He really grabbed my attention when he dropped the Han dynasty urn. Before that, I guess I didn't think much about Ai Weiwei. I am not a huge fan of conceptual art, and I had thought that Ai Weiwei takes conceptual art too far into the realm of the uber-personal; the uber-narcissistic. It just isn't my cuppa tea and yet... I must admit, I found the photographs of him smashing the antique urns to be utterly arresting. And so I lingered there...
Ai was, in fact, smashing his urns right about the time I was reading later Heidegger with Burt Dreyfus at Berkeley. Heidegger's Poetry, Language, Thought was a book that profoundly changed the way I looked at the world, and his essay, "The Thing" (Das Ding), was one of the most interesting to me. Even twenty years later, Dreyfus' lecture on the essay remains vivid in my mind.
Illuminating what is the "thingness of things," Heidegger holds up the potter’s vessel as an example of Das Ding --and the way "things thing". He suggested that all civilizations began using clay (earth) to pro-duce and bring forth vessels. But it is not the form of the vessel, but rather within its function in which being can be understood.
A vase is a thing which is able "to hold" and "to receive" --and hence its essence is in its void:
The emptiness, the void, is what does the vessel’s holding. The empty space, this nothing of the jug, is what the jug is as the holding vessel. … But if the holding is done by the jug’s void, then the potter who forms sides and bottom on his wheel does not, strictly speaking, make the jug. He only shapes the clay. No – he shapes the void. … The vessel’s thingness does not lie at all in the material of which it consists, but in the void that hold.
Ai wouldn't have had to read Heidegger either, since 2000 years before Heidegger, Laozi said much the same thing when he identified the essence of the vase not in its form but in its function:
Fashion earth to make a vase from it: where there is nothing, there is functioning -use of the vase.
Ai Weiwei made a name for himself selling photographs of himself dropping valuable jars from the Han dynasty. Needless to say, antiquities collectors did not appreciate his activities. The critics, however, did --and they praised him for his iconoclastic sentiment, which they said “questions authenticity and value" (This is vis-à-vis the artist's own comment that the value of his photographs, Dropping a Han Dynasty Urn, has today exceeded that of the once-prized urn itself).
What would Heidegger have said about all this? Well, interestingly, Heidegger traces the German word for "thing" back to its original meaning of "to gather;" so that a thing can be said to gather meaning in the style of its shared understanding of function and use.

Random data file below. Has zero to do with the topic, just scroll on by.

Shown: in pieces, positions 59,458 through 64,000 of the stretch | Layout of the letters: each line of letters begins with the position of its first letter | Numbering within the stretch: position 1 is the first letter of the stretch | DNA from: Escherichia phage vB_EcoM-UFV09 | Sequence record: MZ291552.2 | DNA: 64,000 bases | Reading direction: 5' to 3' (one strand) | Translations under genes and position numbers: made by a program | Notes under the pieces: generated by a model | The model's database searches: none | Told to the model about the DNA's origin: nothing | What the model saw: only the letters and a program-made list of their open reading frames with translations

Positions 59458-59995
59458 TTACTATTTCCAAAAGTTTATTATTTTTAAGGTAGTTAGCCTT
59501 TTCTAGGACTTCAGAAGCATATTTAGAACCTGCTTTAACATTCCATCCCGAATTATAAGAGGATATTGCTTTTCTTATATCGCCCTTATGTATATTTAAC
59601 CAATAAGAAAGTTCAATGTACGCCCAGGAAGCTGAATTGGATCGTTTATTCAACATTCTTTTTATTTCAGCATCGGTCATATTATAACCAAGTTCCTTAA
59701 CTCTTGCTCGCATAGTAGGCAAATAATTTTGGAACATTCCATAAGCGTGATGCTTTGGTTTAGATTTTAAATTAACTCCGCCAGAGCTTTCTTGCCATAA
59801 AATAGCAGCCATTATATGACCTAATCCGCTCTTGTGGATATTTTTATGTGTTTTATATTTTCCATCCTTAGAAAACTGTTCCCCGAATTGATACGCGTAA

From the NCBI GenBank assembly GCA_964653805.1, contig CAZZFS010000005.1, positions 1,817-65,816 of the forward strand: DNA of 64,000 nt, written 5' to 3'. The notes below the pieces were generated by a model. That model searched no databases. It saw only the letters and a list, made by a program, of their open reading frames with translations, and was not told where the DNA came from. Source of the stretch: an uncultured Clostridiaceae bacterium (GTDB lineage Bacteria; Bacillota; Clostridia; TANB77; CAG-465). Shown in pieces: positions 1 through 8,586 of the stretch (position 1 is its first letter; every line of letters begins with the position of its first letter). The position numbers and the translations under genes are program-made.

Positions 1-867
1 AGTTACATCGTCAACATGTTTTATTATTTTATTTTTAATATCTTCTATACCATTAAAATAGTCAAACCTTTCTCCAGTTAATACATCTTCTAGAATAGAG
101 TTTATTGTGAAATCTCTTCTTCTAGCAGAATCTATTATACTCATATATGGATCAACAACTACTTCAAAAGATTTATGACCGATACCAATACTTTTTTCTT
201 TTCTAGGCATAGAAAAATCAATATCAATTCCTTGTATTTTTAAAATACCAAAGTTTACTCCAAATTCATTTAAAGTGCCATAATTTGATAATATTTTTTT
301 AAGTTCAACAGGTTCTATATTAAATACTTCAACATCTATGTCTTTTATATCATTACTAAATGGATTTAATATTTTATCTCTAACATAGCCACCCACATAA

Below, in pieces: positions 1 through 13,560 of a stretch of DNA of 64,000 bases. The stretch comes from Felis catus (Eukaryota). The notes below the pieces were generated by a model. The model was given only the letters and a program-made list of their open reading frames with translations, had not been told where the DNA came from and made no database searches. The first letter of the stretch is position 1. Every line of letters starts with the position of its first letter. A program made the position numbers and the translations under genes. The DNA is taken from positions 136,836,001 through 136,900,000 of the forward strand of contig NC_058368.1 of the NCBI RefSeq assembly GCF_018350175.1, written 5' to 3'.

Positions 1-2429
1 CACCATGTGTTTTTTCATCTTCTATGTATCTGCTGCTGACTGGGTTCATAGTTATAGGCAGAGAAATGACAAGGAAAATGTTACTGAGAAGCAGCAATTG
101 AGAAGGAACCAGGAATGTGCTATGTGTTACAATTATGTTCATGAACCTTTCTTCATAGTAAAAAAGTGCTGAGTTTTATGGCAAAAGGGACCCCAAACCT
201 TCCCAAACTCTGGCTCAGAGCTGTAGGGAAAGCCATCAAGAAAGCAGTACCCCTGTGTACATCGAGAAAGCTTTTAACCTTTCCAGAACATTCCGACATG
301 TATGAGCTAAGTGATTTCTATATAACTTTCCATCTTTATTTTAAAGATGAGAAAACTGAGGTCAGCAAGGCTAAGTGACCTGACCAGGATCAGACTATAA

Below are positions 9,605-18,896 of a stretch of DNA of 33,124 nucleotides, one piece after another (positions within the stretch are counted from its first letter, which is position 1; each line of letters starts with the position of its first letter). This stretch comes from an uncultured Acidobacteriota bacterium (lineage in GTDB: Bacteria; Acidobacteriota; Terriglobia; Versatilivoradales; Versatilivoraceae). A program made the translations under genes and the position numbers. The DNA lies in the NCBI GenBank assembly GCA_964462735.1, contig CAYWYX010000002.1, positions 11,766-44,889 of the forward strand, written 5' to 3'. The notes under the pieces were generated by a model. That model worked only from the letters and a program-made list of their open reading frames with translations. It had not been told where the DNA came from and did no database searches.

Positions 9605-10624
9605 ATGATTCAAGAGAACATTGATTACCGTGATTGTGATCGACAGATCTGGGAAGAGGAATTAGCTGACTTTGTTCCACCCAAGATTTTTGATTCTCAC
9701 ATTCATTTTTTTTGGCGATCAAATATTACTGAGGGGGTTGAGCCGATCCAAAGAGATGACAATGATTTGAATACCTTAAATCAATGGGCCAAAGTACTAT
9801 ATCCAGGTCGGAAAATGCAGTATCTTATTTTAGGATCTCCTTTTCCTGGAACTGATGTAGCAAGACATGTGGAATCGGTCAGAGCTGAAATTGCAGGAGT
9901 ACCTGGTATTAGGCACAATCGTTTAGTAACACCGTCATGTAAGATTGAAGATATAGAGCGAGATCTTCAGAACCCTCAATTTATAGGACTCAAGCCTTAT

So, then what is Ai trying to do? If the meaning of the vase is in its void, by shattering the vase, is he not undermining its very being? Or maybe that is his point.
While not my cuppa tea, Ai gets more and more interesting.... for in addition to smashing old antique vases, Ai also took Tang dynasty urns and painted coca-cola logos on them or dipped them in cheap industrial paints in garish colors. Working in this manner, he transformed their traditional meaning and value as historical artifact turning them into contemporary fine art. And he does this basically by removing their historical value and treating them merely as a valueless materials for his contemporary fine art works.
Vandalism? --Or Homeric destiny?
Heidegger insisted that the way works of art "work" is to articulate and illuminate the underlying understanding of being of a particular culture orworldview; and that this is the function of art--to reflect back to us our understanding of being (lichtung). And with that in mind, it was Ai Weiwei's final project with vases that really made an impression on me.
Called Dust to Dust, in this series, Ai took neolithic-age pottery and ground the ancient pots to dust. And then, recalling the way human remains were stored in funerary jars, Ai puts the dust of these old pots inside clear glass jars from Ikea--like someone keeping the remains of their parents in an old funerary jar in their garage, it somehow speaks so sadly about cultural and familial values unravelling (the ikea jars even standing as a strong symbol for the leveling tendancies of globalization where, Everything gets lumped together into uniform distancelessness).
Jars, of course, have always stood at the crossroads of human life and death-- so this all really works, doesn't it? It is stimulating, though provoking and in much the way Heidegger demanded, his jars light up something very significant about the culture from which the art was born.
Ashes to ashes and dust to dust: one cannot help to wonder--if Heidegger is right-- about what is says about the culture it is supposed to be reflecting? Neither personal nor narcissitic, I now think he might be one of the great artists of our time: Ai Weiwei.